As a photographer I spend most of my time in Adobe Lightroom 5 and Adobe Photoshop CC. Photoshop CC definitely takes advantage of multiple cores and now has Open CL support. So filters will run faster on the new Mac Pro. All of these applications are 64bit native and that means that they’ll take advantage of additional RAM.
My first test was one of the things I do after every shoot. I convert my RAW files into .DNG (Digital Negative) format. This is one of the few times that I see a progress bar in Lightroom because it does take time to do it. I converted 435 16MP Nikon .NEF RAW files into DNG format.
First on the MacBook Pro it took 14 minutes 35 seconds
On the Mac Pro the same conversion took 12 minutes 12 seconds.
Yes it was faster! However, it was only about 2 minutes faster. I must say that I was a little disappointed. However, I moved on to the next test.
The next test was using the Web module in Lightroom to export a web gallery using the Client Response Gallery Template from The Turning Gate.
On the MacBook Pro this export took 7 minutes 41 seconds
On the NEW Mac Pro it took 4 minutes 9 seconds.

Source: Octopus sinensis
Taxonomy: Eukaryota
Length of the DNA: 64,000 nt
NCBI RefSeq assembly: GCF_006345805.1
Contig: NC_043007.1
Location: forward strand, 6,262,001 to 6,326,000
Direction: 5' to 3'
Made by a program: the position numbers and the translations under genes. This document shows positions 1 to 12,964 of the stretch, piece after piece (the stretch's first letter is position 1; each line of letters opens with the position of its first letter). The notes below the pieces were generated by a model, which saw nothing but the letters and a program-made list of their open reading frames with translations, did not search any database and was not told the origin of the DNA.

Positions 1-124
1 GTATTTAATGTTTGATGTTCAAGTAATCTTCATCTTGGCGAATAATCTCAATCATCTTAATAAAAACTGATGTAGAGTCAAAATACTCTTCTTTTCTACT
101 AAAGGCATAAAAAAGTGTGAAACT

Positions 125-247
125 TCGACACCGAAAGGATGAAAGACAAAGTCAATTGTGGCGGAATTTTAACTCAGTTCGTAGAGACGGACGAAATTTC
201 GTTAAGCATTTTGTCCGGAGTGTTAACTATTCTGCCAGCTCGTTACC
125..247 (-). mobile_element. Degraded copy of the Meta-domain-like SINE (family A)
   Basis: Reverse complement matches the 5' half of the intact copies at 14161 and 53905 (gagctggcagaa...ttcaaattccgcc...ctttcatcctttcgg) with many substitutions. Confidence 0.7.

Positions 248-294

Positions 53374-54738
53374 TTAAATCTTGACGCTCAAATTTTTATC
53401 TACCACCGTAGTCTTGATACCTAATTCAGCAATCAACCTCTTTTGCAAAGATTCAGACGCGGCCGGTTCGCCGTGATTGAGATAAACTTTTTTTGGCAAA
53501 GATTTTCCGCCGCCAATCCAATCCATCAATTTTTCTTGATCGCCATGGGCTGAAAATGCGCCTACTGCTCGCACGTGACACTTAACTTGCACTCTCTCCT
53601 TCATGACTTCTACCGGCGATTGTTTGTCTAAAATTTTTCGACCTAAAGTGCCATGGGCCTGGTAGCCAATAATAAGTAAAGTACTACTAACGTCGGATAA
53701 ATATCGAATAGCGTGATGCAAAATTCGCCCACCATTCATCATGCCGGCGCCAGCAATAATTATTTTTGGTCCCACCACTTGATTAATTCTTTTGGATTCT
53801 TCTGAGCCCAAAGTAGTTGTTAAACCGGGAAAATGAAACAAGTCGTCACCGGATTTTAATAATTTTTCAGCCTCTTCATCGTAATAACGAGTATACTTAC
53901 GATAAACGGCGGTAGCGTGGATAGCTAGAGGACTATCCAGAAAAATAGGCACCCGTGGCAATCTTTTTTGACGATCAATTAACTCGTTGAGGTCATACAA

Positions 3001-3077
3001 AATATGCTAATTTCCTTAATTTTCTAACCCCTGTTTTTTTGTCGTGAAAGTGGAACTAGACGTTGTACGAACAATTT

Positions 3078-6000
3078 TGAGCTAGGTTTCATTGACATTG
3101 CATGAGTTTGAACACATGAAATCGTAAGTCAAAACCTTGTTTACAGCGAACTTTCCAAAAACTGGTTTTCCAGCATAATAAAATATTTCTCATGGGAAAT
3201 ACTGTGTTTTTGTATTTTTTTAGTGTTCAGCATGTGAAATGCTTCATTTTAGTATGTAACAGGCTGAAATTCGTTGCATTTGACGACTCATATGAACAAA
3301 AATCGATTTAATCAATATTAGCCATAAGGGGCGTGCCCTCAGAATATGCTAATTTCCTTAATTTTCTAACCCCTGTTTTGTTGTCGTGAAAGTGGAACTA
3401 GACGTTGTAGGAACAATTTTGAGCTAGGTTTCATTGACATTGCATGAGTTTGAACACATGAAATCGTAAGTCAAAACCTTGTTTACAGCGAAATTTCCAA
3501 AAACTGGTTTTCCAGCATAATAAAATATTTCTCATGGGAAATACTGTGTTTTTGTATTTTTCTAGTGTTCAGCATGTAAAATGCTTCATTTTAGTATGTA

Ahhhh, much better. Almost half the time.
The next test was a simple HDR (High Dynamic Range) conversion in Photoshop CC using three RAW files. This is a two-part process. The first part is simply combining the three (or more) images together and aligning them. Then the second part of the process is applying whatever settings you want to control how your HDR looks.
The first part on the MacBook Pro took 12.70 seconds and on the Mac Pro it took 9.10 seconds
The second part on the MacBook Pro took 13.00 seconds and on the Mac Pro it took 11.13 seconds.
The next test was stitching a Panorama together using Photoshop CC and 10 RAW files
On the MacBook Pro this process took 1 minute 12 seconds
On the Mac Pro this process took 51 seconds.
I could have gone on running other tests and other filters, but these are the things I do on a regular basis. If it was faster at something that I rarely do, then I really don’t care as much. As you can see from the results above, the Mac Pro wins on every test as you would expect it to, but the results (even if it was twice as fast in every case) may not justify the difference in cost. We’ll get to that at the end.